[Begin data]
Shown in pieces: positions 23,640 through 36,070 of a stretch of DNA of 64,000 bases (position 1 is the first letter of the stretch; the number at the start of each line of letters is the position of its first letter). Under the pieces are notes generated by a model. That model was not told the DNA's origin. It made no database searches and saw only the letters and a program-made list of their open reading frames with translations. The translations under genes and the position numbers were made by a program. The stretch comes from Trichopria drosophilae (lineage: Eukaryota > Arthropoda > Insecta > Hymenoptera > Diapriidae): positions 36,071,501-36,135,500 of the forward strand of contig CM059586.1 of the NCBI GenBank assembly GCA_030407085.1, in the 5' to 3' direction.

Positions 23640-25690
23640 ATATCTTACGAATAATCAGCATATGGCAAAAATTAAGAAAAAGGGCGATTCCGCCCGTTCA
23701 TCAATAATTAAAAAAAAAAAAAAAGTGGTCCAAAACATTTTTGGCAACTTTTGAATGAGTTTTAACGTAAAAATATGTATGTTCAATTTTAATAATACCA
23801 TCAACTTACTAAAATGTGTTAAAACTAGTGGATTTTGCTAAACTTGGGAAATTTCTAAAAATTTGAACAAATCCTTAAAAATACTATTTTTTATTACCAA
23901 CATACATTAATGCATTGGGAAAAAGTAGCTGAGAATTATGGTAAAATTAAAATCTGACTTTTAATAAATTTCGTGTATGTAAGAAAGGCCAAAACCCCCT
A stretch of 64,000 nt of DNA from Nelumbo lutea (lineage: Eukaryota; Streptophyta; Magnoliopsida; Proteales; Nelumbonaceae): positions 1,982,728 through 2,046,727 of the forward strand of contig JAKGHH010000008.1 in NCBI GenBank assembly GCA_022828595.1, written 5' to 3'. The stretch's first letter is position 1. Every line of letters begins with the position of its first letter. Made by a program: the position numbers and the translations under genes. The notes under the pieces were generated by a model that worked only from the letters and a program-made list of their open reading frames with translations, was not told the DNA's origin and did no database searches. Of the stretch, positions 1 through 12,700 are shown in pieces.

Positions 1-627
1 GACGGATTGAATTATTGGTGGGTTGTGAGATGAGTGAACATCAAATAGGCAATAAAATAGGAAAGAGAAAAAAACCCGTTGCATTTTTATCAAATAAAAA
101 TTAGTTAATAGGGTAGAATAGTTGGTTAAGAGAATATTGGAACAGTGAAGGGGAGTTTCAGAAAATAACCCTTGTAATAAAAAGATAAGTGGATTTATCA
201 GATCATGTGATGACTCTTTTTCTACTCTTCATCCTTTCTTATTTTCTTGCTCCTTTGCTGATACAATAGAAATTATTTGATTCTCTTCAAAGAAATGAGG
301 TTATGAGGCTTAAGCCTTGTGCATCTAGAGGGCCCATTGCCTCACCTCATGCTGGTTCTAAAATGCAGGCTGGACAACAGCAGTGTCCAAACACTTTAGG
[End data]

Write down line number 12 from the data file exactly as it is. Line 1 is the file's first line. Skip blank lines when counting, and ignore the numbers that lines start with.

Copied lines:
301 TTATGAGGCTTAAGCCTTGTGCATCTAGAGGGCCCATTGCCTCACCTCATGCTGGTTCTAAAATGCAGGCTGGACAACAGCAGTGTCCAAACACTTTAGG